Through the pioneering work of Premchand, Urdu fiction had already divested itself of its obsession with romance and the world of fantasy, by the time Manto began writing. Urdu short fiction had already made its presence felt and was prospering in the hands of Manto’s illustrious contemporaries—Rajinder Singh Bedi, Krishan Chander and Ismart Chughtai. However, even among them he has a special place. The density of some of his works is comparable only with the best in fiction. His writing enables us to look critically at history, nation, politics, sex, and some of our assumptions about them. He has created a galaxy of memorable characters—sultana, Saugandhi, Babu Gopinath, Ustad Mangu, Saha’e , Mummy, Mozel and Ishar Singh, who will ensure the immortality of their creator.

What is Manto’s worldview, his philosophy of life? Though he has propounded no coherent philosophy of life through his fictional and discursive writings, a close reading of them reveals that he gives a higher status to certain values and concepts that may roughly be called his vision of life. These values and concepts include—frankness, honesty, the discrepancy between appearance and reality, the validity of sex in life, the ethics of human relations, and the ambiguous nature of reality. The humanity that shines through in his writings is a hallmark of his fictional art and his sympathy with the downtrodden living on the fringes of society is an integral part of this vision. His acerbic wit and humour and his pitiless irony are the weapons he uses against the spurious idealism and hypocrisy that vitiate social interaction. About his view of man, Mumtaz Shirin, one of the finest critics of Manto says, Manto is not interested in hallowed angels. Manto the writer does not have much to do with pure and innocent angles who can never possibly commit sin. Manto likes men who dare to commit sin. Manto’s human being is neither an angel nor a devil. He is an earthling, a creature of the flesh and blood who has the potentially of Original Sin, mischief, murder and mayhem. But God had ordered angels to pay obeisance to him.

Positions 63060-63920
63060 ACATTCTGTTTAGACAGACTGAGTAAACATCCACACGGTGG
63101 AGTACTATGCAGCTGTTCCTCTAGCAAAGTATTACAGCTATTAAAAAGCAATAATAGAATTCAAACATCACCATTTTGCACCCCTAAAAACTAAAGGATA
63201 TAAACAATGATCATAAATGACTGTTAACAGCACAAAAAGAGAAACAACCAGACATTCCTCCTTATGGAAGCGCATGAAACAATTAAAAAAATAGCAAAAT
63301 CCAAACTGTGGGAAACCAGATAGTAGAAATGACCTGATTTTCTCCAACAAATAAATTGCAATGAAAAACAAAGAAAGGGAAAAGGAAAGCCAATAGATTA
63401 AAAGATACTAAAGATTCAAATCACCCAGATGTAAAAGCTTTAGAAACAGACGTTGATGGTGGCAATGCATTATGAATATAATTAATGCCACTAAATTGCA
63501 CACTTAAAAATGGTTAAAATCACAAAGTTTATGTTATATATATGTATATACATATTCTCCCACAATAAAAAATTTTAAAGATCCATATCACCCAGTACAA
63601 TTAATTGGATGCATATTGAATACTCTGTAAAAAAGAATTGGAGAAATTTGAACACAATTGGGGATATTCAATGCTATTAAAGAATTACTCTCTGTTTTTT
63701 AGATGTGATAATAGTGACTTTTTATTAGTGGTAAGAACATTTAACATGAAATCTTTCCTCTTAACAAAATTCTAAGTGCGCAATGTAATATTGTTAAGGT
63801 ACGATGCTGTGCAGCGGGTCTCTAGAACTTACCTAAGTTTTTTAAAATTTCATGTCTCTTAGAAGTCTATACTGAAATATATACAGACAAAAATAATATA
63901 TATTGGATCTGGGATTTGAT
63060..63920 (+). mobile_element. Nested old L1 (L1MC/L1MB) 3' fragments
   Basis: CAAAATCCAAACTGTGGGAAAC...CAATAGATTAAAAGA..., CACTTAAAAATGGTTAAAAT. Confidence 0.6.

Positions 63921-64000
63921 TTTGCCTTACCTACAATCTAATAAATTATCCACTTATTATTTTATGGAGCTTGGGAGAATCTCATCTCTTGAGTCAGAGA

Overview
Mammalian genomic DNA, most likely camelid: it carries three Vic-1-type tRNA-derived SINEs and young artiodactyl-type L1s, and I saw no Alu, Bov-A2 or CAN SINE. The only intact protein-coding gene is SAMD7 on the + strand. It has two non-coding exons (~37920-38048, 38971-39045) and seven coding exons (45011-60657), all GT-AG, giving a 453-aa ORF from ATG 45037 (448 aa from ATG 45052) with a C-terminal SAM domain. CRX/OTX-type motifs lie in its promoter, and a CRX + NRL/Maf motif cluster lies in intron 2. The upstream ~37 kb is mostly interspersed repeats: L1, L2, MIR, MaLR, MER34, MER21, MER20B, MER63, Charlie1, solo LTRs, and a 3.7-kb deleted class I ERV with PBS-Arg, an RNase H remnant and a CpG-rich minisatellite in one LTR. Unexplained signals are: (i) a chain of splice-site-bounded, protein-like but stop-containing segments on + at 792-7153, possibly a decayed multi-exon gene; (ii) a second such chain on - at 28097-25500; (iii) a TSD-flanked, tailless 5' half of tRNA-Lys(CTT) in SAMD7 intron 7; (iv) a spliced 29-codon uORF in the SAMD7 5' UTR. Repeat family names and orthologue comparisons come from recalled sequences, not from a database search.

Manto is certainly “of his age,” but in his preoccupation with the general human condition he also transcends it. However, it is a kind of transcendence, one must insist, that works because of an intense engagement with his times.




Acknowledgements 7
Introduction 9
by M Asaduddin  
The New Law 45
translated by M Asaduddin  
The Black Shalwar 57
translated by Ralph Russell  
Odour 74
translated by M Asaduddin  
Insult 82
translated by M Asaduddin  
For Freedom's Sake 105
translated by Muhammad Umar Memon  
Khalid 135
translated byAsha Puri  
Barren 147
translated by Moazzam Sheikh and Muhammad Umar Memon  
Saha'e 168
translated by Muhammad Umar Memon  
Black Margins 177
translated by M Asaduddin 0
The Dog of Tetwal 188
translated by Ravikant and Tarun K Saint  
Open it! 200
translated by M Asaduddin  
Cold Meat 204
translated by M Asaduddin  
Toba Tek Singh 212
translated by M Asaduddin  
Ismat Chughtai 221
translated by M Asaduddin  
Ashok Kumar 244
translated by S M Mirza and Muhammad Umar Memon  
Sa'adar Hasan Manto 265
translated by M Asaduddin  
Pandit Manto's First Letter to Pandit Nehru 271
translated by M Asaduddin  
Tassels 276
translated by S M Mirza  
By the Roadside 287
translated by S M Mirza  
Sonorol 294
translated by M Asaduddin  

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Item Code: NAI260 Author: Sa’adat Hasan Manto Cover: Paperback Edition: 2009 Publisher: Katha ISBN: 9788187649403 Language: English Size: 8.5 inch x 5.5 inch Pages: 311 Other Details: Weight of the Book: 385 gms